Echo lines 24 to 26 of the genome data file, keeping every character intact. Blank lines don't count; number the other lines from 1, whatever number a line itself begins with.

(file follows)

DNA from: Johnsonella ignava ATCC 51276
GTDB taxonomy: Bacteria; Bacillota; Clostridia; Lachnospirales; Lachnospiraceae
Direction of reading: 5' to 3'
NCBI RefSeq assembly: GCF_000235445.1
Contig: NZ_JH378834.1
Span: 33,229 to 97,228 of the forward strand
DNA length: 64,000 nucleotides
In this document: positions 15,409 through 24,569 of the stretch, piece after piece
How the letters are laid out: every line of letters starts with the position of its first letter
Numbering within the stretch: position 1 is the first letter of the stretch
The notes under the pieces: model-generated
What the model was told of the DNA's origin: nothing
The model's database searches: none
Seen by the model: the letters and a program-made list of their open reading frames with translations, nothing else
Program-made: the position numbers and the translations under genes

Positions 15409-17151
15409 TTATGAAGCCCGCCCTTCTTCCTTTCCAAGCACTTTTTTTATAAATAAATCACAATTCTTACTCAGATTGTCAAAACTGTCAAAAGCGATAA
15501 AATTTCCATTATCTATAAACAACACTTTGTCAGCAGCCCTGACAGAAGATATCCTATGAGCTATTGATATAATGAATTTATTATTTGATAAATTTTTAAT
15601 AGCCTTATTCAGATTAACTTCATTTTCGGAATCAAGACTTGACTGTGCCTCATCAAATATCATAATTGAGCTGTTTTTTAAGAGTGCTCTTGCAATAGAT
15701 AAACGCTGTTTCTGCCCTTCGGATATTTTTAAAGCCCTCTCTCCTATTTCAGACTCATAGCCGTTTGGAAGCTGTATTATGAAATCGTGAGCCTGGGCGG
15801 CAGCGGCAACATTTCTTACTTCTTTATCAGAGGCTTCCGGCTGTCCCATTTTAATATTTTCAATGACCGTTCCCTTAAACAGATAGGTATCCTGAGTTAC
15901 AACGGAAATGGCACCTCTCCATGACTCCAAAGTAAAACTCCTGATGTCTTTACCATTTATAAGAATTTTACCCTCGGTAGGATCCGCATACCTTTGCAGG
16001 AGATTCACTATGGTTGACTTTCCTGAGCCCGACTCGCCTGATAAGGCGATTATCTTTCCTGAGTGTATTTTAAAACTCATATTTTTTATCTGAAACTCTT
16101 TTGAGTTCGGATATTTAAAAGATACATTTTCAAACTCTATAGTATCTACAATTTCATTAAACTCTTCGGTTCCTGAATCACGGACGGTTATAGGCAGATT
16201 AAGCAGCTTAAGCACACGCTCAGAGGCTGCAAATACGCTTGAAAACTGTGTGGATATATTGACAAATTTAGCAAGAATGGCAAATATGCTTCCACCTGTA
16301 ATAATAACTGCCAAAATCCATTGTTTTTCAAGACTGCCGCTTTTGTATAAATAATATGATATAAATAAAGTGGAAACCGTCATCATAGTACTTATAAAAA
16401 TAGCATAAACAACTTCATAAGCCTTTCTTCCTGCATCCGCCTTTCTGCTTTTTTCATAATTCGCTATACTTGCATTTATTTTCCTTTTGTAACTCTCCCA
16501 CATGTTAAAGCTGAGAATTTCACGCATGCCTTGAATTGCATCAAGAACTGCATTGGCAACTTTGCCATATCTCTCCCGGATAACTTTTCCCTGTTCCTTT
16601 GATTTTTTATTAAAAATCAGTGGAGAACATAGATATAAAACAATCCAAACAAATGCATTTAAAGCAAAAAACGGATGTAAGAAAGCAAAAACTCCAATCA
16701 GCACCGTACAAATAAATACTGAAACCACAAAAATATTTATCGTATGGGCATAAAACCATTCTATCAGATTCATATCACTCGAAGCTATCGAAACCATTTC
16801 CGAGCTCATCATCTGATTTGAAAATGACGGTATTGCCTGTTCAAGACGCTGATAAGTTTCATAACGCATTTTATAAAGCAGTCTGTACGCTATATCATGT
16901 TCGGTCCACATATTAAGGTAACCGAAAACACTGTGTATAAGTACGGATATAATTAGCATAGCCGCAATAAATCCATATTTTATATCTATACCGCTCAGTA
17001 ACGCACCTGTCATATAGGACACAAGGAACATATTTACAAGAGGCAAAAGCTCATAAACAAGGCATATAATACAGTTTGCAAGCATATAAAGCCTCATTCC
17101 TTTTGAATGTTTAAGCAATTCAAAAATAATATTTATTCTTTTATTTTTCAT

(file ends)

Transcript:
16101 TTGAGTTCGGATATTTAAAAGATACATTTTCAAACTCTATAGTATCTACAATTTCATTAAACTCTTCGGTTCCTGAATCACGGACGGTTATAGGCAGATT
16201 AAGCAGCTTAAGCACACGCTCAGAGGCTGCAAATACGCTTGAAAACTGTGTGGATATATTGACAAATTTAGCAAGAATGGCAAATATGCTTCCACCTGTA
16301 ATAATAACTGCCAAAATCCATTGTTTTTCAAGACTGCCGCTTTTGTATAAATAATATGATATAAATAAAGTGGAAACCGTCATCATAGTACTTATAAAAA